Free money from the banks – too good to be true?
We are all very aware of the saying that if something sounds too good to be true, it probably is. The same applies to the banks, if not especially to the banks.
You will have probably come across an offer from a financial institution promising you $100 or more if you open a bank account with them. While everyone loves free money, it’s important that you understand the many restrictions and potential costs that setting up the account entails. You will find that while these promotional offers are fun for people who enjoy “playing the system”, for the busy and for the less sophisticated, they can often do more harm than good. We would only recommend them if you have a genuine use for the extra account, or are willing to put in the extra effort and caution.
Free rewards offer
No monthly account fee with no minimum deposit. Your Visa debit card unlocks special privileges worldwide with the HSBC home&Away Privilege Program.
- Free use at over 3,400 NAB and RediATMs in Australia
- 24/7 Mobile Banking, including Quick Balance checker
- Tap and Pay for Android
- Free linked NAB Visa debit card with payWave
We all love free money and there’s nothing quite like having the bank pay for your movie night out or a gift for the kids. Moreover, having an additional account may also bring about extra useful benefits, especially in the case of a savings account.
You can set it aside for a specific purpose and turn it into a goal saver. For example, for an end-of-year holiday, for a deposit on your first property, or even as a college fund for the kids. If nothing else, it is always wise to have a rainy day fund. Sometimes diversifying your savings might be sufficient reason alone – it goes without saying that you should never have your eggs in one basket. Through having an additional account, you can safeguard yourself against potential fraud or otherwise misappropriation of funds.
Loyalty programs: the basic principle
In the first place, the setup of these cash incentive offers is very similar to loyalty programs. That is, you receive the reward but in turn you will be locking yourself in to a fixed range of services and products provided by the financial institution. That’s the bank’s rationale behind these offers. Transaction or savings accounts are usually considered as the “basis” or “foundation stone” to a client’s relationship with their bank. The low interest rate these days makes it extremely difficult for the banks to differentiate themselves, so they have intuitively moved towards cash incentives to appeal to consumers.
Once you have a transaction or savings account set up with the institution, they can expect a debit card, credit card, personal loan or eventually maybe even a home loan flowing over to them. As such, you might receive the initial $100 for transferring your banking, but you may have to miss out on more favourable products offered by other financial institutions.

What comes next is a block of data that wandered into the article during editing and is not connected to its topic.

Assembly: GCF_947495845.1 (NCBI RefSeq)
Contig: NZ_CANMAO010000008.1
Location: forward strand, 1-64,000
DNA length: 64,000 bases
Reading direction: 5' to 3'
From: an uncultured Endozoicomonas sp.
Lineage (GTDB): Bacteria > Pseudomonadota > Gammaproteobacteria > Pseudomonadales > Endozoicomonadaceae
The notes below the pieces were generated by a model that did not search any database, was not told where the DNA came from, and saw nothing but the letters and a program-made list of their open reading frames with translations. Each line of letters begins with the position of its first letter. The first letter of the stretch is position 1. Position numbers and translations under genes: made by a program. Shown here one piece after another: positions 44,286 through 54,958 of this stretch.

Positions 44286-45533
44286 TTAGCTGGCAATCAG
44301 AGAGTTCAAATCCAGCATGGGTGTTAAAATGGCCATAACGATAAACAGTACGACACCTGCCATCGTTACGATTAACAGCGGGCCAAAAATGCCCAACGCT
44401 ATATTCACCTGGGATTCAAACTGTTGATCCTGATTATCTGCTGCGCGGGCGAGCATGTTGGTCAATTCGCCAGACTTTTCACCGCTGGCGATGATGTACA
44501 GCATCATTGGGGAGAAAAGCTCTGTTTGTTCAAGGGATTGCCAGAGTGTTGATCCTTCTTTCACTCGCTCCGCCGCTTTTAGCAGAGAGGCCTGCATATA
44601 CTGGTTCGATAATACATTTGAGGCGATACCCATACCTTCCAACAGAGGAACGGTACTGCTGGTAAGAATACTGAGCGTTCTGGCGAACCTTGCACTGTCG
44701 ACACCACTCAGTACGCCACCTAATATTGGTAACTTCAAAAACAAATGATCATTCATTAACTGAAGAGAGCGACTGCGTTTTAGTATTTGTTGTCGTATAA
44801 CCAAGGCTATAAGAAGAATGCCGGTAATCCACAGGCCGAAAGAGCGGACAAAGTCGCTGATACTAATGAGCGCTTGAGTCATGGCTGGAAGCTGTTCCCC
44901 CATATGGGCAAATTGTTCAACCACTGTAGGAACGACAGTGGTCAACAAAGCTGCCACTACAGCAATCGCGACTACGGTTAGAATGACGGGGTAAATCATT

Another feature of loyalty programs is that they are not as “free” as you may expect. Even without any monetary costs, through the signing up process you provide the financial institution with your personal information. This information is valuable and may bring you additional marketing material which you may not want (think SPAM).
Another key feature is that the financial institution may reserve the right to change the conditions of the bonus at any time, often without the client’s input. As such, it may not be certain that your bank will end up honouring their initial promise.
There is no free lunch and the financial institution will make sure that they make you jump over a hurdle or two… or 10 to receive your sign-up promotion. In its simplest form, your bank might charge you numerous fees for maintaining the account. Depending on the institution, you may have to pay from $5 to $20 per month. Additional fees of consideration include ATM fees and transaction fees.
Like any other form of income, the cash paid out to you may also be subject to taxes.
In addition, it is also typical with these offers that you may have to maintain a minimum balance of $2,000 or more in the account, for a fixed period of time, until you can be entitled to the bonus. Likewise, your bank may also require you to set up a direct deposit, completing a minimum number of transactions over a period, or taking out additional products on the side which may incur fees. You get it, the list is endless.
At finder.com.au, we have a comprehensive ultimate guide on how to choose a bank account. It will tell you the many features, and also the traps and pitfalls you should watch out for.
Other forms of freebies
These days the banks have come up with increasingly novel ways to give out “free” money. Promotional offers might come in the form of referral programs which reward you a fixed amount every time a referral is converted to a client, or even the more innovative “Keep the Change” Program taken out by the Bank of America. Nevertheless, you will need to keep the things we have mentioned in contemplation when balancing the costs and benefits of the offer.
What an effort
Of course, you can always keep the aforementioned costs and benefits in mind whilst you take out the offer and check all your odds. However, at the end of the day, you will likely ask yourself if it is even worth the effort and hassle, particularly if you would like to take up more than one of these offers.
You will have your funds scattered over the many banks, and you will have to pay attention to all of them. Most banks also have an abandonment policy, meaning that if you forget about them for long enough and have your funds unattended, your money will be given to the government, and the bank charges a fee for the handover.
For those who will make use of the extra account or enjoy playing the game against the system, the answer will be a definite “yes”. Yet, for the rest, this “free money” is probably just another headache in disguise.